They say the eyes are the mirror to the soul.  Professional photographers have long selected the eyes to be the sharpest point of focus in the image.  We are all intuitively drawn to the eyes when we look at another person or their picture.

This is where doing your homework pays off too.  What type of roles do you hope to land?  What kind of character will you be playing?  Is it an intense person with an equally intense gaze?  Or perhaps a more fun loving person with a twinkle in their eye?  Give it some thought before your headshot photoshoot.  Your mindset will show in your eyes and the casting director will be looking at them.

6.  Your headshot needs to “pop”

Casting directors go through hundreds of headshots.  Yours has to stand out, to pop, to have a chance of being seen at all.

Your headshot should be perfectly lit.  No over-exposed highlights.  No harsh shadows and very good contrast between the yourself and the background.  For example, if you have dark hair a white background is a better choice than a black or grey one.

Outdoor headshot with the background kept out of focus to keep attention on the actress.

7.  The essence of your personality should shine through

As an actor or actress you will certainly play a lot of different roles.  But think about this for a moment.  Brad Pitt has played a lot of different type roles… but there is an essence of him that’s there in every role he plays that says this is Brad Pitt despite the character.  The same is true with Julia Roberts.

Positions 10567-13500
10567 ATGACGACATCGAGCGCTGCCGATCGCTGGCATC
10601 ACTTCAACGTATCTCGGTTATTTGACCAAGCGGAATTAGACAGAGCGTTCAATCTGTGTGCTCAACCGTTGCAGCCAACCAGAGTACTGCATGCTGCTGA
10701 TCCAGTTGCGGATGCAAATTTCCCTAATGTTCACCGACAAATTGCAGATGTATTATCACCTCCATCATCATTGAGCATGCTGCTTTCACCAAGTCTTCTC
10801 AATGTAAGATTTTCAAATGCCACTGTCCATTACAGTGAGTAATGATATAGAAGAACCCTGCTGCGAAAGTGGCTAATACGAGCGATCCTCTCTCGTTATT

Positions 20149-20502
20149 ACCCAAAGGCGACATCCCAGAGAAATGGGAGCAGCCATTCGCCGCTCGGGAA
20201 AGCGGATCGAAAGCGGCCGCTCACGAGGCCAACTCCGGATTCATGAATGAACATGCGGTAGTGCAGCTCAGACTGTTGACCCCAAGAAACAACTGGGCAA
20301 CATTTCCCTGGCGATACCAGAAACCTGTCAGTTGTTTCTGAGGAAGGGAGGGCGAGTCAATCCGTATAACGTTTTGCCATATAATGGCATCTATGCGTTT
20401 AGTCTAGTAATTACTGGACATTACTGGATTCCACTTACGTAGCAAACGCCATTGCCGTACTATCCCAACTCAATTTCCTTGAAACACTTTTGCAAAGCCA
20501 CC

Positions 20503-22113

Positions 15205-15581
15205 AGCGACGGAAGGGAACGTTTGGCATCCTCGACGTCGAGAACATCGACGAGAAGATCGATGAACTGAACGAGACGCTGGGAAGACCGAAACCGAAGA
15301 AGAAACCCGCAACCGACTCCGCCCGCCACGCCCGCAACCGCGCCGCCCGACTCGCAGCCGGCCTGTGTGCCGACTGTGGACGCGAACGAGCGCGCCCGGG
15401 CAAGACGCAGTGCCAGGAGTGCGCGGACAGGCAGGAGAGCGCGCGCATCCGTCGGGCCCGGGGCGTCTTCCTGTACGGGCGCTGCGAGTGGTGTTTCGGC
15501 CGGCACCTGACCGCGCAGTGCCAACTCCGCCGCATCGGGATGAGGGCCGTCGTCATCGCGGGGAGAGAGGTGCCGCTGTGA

This isn’t just their physical appearance.  It’s as if the soul shines through.  If you doubt that, consider the personality of a store mannequin.  There isn’t one is there?  This is an intangible thing, but nevertheless very real.  A good headshot photograper will recognize that ad draw it out.

8.  Your headshot should be looking into the camera

For the most part your headshot needs to be of you looking into the camera.  A variation is slightly to the side, and another variation is looking over your shoulder but always make eye contact with the camera  The point is the casting director wants to see your face and your eyes.

9.  Relax about it

This is probably starting to seem overly complex.  You have to show the essence of your personality, of the characters you want to play and your talent in just a picture or two.  It only sounds impossible or hard.

A good headshot photographer is going to spend enough time working with you to discover for himself who you are and where you shine.  What your best angels are while keeping within the angles listed above.  He will talk with you, help put you at ease and observe you as you are moving constantly looking for the exact magical moment when the pose, light and attitude by projected by you all come together for the perfect headshot.

Keep coming back and checking my blog.  I’ll be doing a number of posts dealing with how to get the best headshot you possibly can with tips on what to wear, how to prepare and more.